Thanks for the answer, @RareBox. I was trying to avoid that because my_array and my_array_len are not part of the same object, making two things that the caller needs to keep track of. std::vector and std::array track the size for you, so as the callee I can use a size() method and know for sure I'm getting the right answer. So I decided for now to just use vector and incur the overhead, and only if and when I see a performance problem (doubtful in this case, to be honest) then I'll use the char* and size parameter method. –  Dave Lillethun Jul 11 '13 at 4:59
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Until we have std::dynarray in C++11, you can use std::unique_ptr:

std::unique_ptr<Foo[]> arr(new Foo[100]);

You can use this as arr[0], arr[1], etc., and it will call the correct delete[] upon destruction. The overhead is minimal (just the pointer).

I think the only difference between an array-typed unique pointer and std::dynarray is that the latter has iterators and and size other "containery" properties, and that it'll be in the "Containers" section rather than the "general utilities". [Update: And that compilers may choose to natively support dynarray and optimize it to use stack storage.]

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Motivation behind std::dynarray is that it can optionally allocate its memory from stack. This is a replacement to C99s variable length arrays. dynarray is probable C++14 –  RareBox Jul 10 '13 at 0:05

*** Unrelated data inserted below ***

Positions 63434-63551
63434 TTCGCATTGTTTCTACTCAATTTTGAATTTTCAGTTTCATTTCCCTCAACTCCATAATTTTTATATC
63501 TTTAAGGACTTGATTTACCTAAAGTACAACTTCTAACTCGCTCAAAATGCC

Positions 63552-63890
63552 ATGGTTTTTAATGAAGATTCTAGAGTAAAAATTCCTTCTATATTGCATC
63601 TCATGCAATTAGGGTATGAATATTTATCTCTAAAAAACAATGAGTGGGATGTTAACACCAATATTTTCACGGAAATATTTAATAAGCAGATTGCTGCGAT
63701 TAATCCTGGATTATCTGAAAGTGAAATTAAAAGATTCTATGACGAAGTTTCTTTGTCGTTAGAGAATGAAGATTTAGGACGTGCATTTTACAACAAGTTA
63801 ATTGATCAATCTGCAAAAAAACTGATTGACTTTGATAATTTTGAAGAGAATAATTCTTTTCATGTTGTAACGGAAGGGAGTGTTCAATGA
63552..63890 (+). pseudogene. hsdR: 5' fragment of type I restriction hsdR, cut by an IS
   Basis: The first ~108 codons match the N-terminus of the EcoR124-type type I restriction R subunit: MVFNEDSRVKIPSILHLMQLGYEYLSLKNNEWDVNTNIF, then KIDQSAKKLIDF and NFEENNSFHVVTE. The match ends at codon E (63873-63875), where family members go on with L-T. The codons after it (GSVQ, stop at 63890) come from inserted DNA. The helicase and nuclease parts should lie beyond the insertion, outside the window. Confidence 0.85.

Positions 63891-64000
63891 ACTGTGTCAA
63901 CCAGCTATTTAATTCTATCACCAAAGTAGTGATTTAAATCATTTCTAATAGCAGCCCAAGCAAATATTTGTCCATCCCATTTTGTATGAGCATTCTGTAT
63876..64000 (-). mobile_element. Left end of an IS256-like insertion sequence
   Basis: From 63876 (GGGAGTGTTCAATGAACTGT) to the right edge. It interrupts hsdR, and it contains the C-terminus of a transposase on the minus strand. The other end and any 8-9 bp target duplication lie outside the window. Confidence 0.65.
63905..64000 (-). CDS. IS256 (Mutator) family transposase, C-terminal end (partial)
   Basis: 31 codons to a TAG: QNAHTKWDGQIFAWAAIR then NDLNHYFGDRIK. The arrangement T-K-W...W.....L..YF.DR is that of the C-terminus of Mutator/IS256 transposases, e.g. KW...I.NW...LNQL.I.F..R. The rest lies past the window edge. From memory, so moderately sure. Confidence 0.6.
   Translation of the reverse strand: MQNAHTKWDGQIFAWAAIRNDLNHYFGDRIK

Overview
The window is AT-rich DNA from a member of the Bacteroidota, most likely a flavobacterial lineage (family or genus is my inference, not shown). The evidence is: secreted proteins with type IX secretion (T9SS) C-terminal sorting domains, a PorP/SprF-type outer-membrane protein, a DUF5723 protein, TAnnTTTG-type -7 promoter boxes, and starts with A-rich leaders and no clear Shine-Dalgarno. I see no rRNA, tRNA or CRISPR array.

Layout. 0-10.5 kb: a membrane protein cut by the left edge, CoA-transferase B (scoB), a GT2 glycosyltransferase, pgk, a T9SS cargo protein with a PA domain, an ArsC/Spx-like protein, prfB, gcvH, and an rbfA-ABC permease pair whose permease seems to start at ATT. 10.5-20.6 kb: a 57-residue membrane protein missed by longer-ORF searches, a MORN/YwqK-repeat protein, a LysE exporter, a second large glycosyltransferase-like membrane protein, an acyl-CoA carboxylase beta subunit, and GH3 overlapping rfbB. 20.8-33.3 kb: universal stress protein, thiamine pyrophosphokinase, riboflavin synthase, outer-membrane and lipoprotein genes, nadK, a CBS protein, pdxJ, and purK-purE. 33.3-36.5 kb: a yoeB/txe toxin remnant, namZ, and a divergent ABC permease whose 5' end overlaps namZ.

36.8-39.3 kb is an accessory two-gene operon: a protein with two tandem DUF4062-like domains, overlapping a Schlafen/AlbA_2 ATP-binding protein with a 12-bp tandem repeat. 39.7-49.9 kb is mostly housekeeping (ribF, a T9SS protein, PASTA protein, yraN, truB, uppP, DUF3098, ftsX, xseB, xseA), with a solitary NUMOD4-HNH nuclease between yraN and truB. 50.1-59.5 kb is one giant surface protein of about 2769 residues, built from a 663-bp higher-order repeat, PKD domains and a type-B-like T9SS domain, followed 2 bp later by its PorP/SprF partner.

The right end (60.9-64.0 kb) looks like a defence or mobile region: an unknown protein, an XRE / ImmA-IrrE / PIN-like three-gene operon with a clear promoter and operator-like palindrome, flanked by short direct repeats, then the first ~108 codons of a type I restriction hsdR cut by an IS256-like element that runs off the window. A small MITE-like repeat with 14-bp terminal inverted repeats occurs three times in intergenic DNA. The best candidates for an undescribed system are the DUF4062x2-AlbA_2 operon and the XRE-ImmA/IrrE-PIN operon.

@RareBox: Separately, C++14 will also have variable-length arrays. (But you're right that N2648 suggests stack allocation for std::dynarray as QoI.) –  Kerrek SB Jul 10 '13 at 0:07
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Other considerations:

  • Arrays are allocated on the stack. This is much faster than allocating on the heap.
  • Arrays always initialize all their elements when they are created.

So:

    class Foo;
    std::array<Foo, 100> aFoo;

constructs 100 Foo objects, (calls Foo::Foo() 100 times) while

    std::vector<Foo> vFoo;
    vFoo.reserve(100);

reserves space for 100 Foo objects (on the heap), but doesn't construct any of them.